Fluorescence in situ hybridization of Anopheles darlingi and A. nuneztovari demonstrated nucleolar organizer region activity at the end of the fourth larval instar, when the nucleolar organizer regions underwent gradual condensation. The heteromorphic sex chromosomes showed intraindividual size variation in the rDNA blocks located in the pericentromeric region and this coincided with the location of constitutive heterochromatin (C-banding).
Anopheles darlingi; Anopheles nuneztovari; fluorescence in situ hybridization; rDNA genes; nucleolar organizer region; sex chromosomes
Location of ribosomal genes in the chromosomes of Anopheles darlingi and Anopheles nuneztovari (Diptera, Culicidae) from the Brazilian Amazon
Míriam Silva RafaelI; Wanderli Pedro TadeiI; Shirlei Maria Recco-PimentelII
ICoordenação de Pesquisas em Ciências da Saúde, Instituto Nacional de Pesquisas da Amazônia, Av. André Araújo 2936, 69083-000 Manaus, AM, Brasil
IIDepartamento de Biologia Celular, Instituto de Biologia, Universidade Estadual de Campinas, Campinas, SP, Brasil
Correspondence Correspondence to Míriam Silva Rafael Fax: +55-92-643.3061 E-mail: firstname.lastname@example.org
Fluorescence in situ hybridization of Anopheles darlingi and A. nuneztovari demonstrated nucleolar organizer region activity at the end of the fourth larval instar, when the nucleolar organizer regions underwent gradual condensation. The heteromorphic sex chromosomes showed intraindividual size variation in the rDNA blocks located in the pericentromeric region and this coincided with the location of constitutive heterochromatin
Key words:Anopheles darlingi - Anopheles nuneztovari - fluorescence in situ hybridization - rDNA genes - nucleolar organizer region - sex chromosomes
Anopheles (Nyssorhynchus) darlingi Root, 1926and A. (N.) nuneztovari Gabaldón, 1940 are important vectors of human malaria parasites. In Brazil, A. darlingi is the main vector of malaria, especially in the Amazon region, where more than 97% of all cases in the country occur (Tadei & Dutary-Thatcher 2000). In Colombia and Venezuela, the main vector is A. nuneztovari (Kitzmiller et al. 1973).
Intraspecific variation involving constitutive heterochromatin in mitotic chromosomes is a general phenomenon in many groups of animals. Such structural changes result in the loss or gain of heterochromatin, as occurs in the chromosomes of Anopheles species in Thailand and Southeast Asia(Baimai et al. 1996, Baimai 1998). In A. nuneztovari and A. darlingi, which have karyotypes with 2n = 6 chromosomes, with a pair of submetacentric autosomes (III), one pair of metacentric (II) and one pair of sex heteromorphic (XX/XY) chromosomes (Rafael & Tadei 1998), there is intraspecific variation in the heterochromatic blocks located around the centromeric region in the sex chromosomes and autosomes (Rafael & Tadei 2000).
Based on morphological variations (Faran & Linthicum 1981), geographic distribution, isoenzymes patterns (Rosa-Freitas et al. 1992, Freitas-Sibajev et al. 1995, Santos et al.1999, Manguin et al. 1999), behavior, mitochondrial DNA sequences (Rosa-Freitas et al. 1992, Freitas-Sibajev et al. 1995, Conn et al.1999), random amplified polymorphic DNA (RAPD) patterns and internal transcribed spacer 2 (ITS2) region profiles from rDNA markers (Manguin et al. 1999) of different populations, A. darlingi is considered to be a single species. However, comparisons of chromosomal variability among A. darlingi populations from Northern and Southern Brazil have revealed a higher frequency of heterozygous inversions in the northern populations (Kreutzer et al.1972, Tadei et al.1982). In contrast, environmental and isoenzymatic variations (Fritz et al. 1995, Scarpassa et al. 1999), ITS2 (Fritz et al. 1994, Onyabe & Conn 1999) and mitochondrial DNA marker (Conn et al.1998, Scarpassa et al.2000) analyses have shown important geographic interpopulational differences in A. nuneztovari, and it is still not clear whether A. nuneztovari is a single variable species or a complex of species.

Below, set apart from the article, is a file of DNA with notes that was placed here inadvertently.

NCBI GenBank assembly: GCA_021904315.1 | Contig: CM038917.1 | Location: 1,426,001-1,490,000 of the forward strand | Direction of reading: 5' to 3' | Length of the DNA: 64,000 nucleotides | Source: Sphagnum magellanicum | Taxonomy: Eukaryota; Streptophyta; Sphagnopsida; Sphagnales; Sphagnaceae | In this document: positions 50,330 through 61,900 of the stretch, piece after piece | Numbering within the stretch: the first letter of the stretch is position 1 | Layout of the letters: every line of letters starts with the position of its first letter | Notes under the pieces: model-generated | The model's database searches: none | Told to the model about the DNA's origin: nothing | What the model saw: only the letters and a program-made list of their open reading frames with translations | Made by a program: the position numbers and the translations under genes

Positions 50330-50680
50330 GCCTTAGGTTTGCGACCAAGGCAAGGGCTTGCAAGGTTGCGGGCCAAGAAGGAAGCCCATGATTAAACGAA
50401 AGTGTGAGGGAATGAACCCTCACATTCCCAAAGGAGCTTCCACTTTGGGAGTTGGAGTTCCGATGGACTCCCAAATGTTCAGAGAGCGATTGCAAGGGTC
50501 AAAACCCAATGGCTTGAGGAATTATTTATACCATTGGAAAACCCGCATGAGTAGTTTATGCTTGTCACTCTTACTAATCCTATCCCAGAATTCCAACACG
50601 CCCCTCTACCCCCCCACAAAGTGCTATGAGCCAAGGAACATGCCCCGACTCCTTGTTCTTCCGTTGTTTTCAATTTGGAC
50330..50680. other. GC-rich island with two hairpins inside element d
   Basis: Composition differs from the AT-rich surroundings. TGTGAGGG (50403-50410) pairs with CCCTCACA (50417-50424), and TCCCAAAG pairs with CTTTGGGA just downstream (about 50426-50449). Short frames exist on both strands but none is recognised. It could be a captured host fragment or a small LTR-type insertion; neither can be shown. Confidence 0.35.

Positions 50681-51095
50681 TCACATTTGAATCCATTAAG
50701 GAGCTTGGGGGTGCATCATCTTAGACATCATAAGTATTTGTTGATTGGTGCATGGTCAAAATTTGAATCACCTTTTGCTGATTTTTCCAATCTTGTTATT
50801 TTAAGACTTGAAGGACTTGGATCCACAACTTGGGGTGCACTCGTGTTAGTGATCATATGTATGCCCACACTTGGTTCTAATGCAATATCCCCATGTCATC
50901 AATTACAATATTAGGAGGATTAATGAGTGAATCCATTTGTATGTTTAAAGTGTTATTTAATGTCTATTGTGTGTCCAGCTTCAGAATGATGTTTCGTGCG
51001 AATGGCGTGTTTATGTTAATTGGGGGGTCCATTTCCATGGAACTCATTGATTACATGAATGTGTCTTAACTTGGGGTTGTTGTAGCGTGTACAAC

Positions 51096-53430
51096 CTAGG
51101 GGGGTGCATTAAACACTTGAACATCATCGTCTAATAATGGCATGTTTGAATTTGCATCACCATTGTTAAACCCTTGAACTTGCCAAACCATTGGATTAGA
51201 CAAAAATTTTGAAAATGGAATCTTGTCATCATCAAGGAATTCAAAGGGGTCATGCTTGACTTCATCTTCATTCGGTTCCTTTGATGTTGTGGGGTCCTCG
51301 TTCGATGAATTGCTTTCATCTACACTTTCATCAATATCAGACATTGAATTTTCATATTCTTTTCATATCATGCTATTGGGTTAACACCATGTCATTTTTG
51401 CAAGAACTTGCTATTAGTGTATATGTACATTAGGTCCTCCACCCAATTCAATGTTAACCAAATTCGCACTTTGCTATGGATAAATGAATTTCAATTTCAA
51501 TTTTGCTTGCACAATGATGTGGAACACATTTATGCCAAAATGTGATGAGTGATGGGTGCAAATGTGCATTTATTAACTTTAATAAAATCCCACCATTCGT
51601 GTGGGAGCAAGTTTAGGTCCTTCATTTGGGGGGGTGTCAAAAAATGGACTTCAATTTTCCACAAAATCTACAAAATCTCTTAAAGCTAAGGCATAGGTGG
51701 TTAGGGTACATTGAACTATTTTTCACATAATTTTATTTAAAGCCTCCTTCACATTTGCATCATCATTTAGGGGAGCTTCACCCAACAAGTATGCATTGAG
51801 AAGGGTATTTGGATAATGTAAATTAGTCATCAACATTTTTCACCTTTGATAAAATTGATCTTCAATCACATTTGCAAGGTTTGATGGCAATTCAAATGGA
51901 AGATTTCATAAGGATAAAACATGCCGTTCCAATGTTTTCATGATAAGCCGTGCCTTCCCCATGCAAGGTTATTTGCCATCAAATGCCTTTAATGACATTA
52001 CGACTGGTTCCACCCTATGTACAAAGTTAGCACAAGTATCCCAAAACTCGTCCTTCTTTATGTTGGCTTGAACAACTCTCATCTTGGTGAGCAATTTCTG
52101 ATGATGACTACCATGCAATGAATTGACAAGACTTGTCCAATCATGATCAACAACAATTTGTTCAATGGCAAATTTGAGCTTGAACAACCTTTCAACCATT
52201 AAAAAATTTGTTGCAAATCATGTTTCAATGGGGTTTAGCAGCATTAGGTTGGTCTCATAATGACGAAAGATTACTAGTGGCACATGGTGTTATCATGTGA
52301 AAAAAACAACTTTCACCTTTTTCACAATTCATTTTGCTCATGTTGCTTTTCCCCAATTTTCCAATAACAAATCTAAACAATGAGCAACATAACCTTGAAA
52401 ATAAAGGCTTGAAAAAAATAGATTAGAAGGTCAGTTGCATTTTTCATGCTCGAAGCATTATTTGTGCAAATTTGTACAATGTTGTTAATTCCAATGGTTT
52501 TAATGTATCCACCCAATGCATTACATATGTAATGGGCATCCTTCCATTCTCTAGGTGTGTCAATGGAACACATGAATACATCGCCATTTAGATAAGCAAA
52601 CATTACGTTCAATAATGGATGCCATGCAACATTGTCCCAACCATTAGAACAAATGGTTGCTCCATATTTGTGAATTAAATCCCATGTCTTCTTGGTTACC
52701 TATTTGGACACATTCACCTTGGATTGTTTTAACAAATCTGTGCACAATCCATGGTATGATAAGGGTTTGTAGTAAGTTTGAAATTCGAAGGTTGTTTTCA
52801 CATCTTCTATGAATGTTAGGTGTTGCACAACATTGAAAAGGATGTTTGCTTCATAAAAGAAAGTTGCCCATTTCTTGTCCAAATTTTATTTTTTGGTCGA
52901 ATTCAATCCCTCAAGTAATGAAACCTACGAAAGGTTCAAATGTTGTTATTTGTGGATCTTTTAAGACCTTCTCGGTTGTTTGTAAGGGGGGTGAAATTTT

The fixed inversion on the X-chromosome in Brazilian population of A. nuneztovari differed from that of Vene-zuelan and Colombian populations (Kitzmiller et al. 1973). This fixed inversion, the frequencies of inversions in autosome II, and the presence of a chromocenter were used by Conn (1990) and Conn et al.(1993) to identify the cytotypes A, B and C for A. nuneztovari. Cytotype A showed one fixed inversion on the X-chromosome (Brazilian Amazon), cytotype B had inversion 2La (Venezuela) and cytotype C had inversions 2b, 2Lc and 2Ld (Colombia and Western Venezuela).
Molecular biology and in situhybridization techniques have provided powerful tools for gene mapping and for establishing physical gene maps of polytene and me-taphase chromosomes in mosquitoes species. As in other eukaryotes, the ribosomal DNA (rDNA) of mosquitoes is useful for studying genetic variability and divergences within and among species. The rDNA consists of tandemly repeated transcriptional units with highly conserved genes, and occurs with approximately 500 copies in the genome of mosquitoes (Collins et al. 1987). The rRNA genes, which are located in the nucleolar organizer regions (NORs), have been used as a probe in in situhybridization methods to map the NORs in many insects, including Drosophila of the mulleri/D. arizonensis complex(Bicudo 1982), Ceratitis capitata (Bedo & Webb 1989), Sciara ocellaris (Dessen & Perondini 1991), and the blow flies Chrysomyia megacephala and C. putoria (Parise-Maltempi & Avancini 2001). In mosquitoes, the rRNA genes are located within and around the heterochromatic regions, especially on the sex chromosomes in the subfamily Culicinae and in some species of the subfamily Anophelinae (Marchi & Pili 1994).However, there are no in situhybridization studies for A. darlingi and A. nuneztovari (both in the subgenus Nyssorhynchus).